Large Cap Commentary-January 2022
Sometimes, history does not repeat itself.
When I was in graduate school studying finance one of the topics we discussed was the ‘January Effect.’ For those not familiar with the term, here is a definition, courtesy of Investopedia’s website:
The January Effect is a perceived seasonal increase in stock prices during the month of January. Analysts generally attribute this rally to an increase in buying, which follows the drop in price that typically happens in December when investors, engaging in tax-loss harvesting to offset realized capital gains, prompt a sell-off.
For us investors, the January Effect was something to look forward to, no more so than this year, after coming off such a strong 2021 for the market. Instead, the S&P 500® Index dropped over 5% for the month. A bit of a rude surprise.
So, what happened? A few things come to mind explaining the difficult start to 2022 for the markets. The first is earnings. As many of you know, in January countless companies report their fourth quarter results. The early read is that earnings are good. For the market and some investors, however, results may not have been good enough. Here is an excerpt from FactSet, a data analytics provider we use at Argent Capital:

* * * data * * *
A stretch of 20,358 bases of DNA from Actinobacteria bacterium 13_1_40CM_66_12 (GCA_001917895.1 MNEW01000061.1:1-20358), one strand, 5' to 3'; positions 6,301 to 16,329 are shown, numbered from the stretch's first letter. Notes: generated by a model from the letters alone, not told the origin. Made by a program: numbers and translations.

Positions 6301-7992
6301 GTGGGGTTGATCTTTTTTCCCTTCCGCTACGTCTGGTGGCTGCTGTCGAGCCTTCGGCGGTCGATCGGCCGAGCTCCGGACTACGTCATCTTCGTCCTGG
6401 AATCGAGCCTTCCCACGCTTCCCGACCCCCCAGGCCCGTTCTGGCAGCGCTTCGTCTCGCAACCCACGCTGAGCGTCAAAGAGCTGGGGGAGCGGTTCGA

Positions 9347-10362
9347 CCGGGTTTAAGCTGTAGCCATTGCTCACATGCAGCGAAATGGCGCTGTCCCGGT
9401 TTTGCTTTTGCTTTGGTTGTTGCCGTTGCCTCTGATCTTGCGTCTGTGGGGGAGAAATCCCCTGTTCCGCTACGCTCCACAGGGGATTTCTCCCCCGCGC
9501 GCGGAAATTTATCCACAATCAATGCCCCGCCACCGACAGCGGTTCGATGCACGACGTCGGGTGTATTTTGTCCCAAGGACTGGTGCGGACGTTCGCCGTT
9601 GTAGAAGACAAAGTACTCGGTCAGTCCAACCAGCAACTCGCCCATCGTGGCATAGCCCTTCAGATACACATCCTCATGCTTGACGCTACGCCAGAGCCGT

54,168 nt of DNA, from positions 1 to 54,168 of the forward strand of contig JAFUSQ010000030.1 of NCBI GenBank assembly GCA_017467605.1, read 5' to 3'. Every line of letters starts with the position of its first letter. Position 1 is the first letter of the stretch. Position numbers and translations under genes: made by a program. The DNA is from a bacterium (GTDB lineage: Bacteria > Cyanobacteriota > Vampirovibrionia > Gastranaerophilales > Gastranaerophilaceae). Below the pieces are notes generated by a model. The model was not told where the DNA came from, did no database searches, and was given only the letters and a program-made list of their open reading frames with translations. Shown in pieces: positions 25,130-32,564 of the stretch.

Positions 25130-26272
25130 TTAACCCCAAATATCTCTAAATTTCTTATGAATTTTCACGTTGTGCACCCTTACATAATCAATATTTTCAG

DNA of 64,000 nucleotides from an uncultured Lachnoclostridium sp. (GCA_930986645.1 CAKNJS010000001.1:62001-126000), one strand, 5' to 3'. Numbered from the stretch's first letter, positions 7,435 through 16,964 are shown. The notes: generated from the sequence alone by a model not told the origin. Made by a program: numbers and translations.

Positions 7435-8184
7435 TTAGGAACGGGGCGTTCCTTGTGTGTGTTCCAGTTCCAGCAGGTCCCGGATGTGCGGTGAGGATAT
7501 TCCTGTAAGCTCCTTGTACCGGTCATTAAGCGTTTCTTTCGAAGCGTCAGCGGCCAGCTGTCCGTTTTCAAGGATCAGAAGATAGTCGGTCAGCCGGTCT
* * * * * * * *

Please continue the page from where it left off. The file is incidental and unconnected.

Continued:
‘… with 56% of S&P 500 companies having now reported Q4 results, the blended growth rate stands at 29.2%, up from 21.7% at the start of earnings season. Just over 76% of reporters have surpassed consensus EPS expectations, well below the 84% four-quarter average, and slightly below the five-year average. In aggregate, companies have reported earnings 8.2% above expectations, also well below the four-quarter average surprise rate of 15.7%.’
Secondly, the Federal Reserve spooked investors, as Fed Chairman Powell held a news conference on January 26, 2022, that was perceived as more hawkish than expected, with a message that short-term interest rates will rise more quickly and more often than anticipated. Higher interest rates put pressure on stock valuations.
Finally, and related to the actions by the Federal Reserve, inflation continues to run hotter than what many regulators would like. The Consumer Price Index for January came in at a worrisomely high 7.5% annual rate of inflation. Higher sustained inflation will pressure the Federal Reserve to act. In addition, higher inflation pinches the pocketbooks of consumers, especially those on the lower end of the economic spectrum. Finally, with a tight job market, inflation is bleeding into higher wage rates, raising costs for many publicly traded companies, and crimping their profit margins.
Is there any good news? The definitive answer is ‘yes.’ Even if investors are disappointed with fourth quarter results so far, an increase in earnings of 29% bodes well and is well above average for a mature economy like the U.S. In addition, household net worth is at record levels. Said another way, the consumer, who represents 70% of the U.S. economy, is strong.
We will continue to track the direction of fourth quarter results and listen closely to the insights of company management and the nuances of their businesses.
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PDF Version: Market Overview January 2022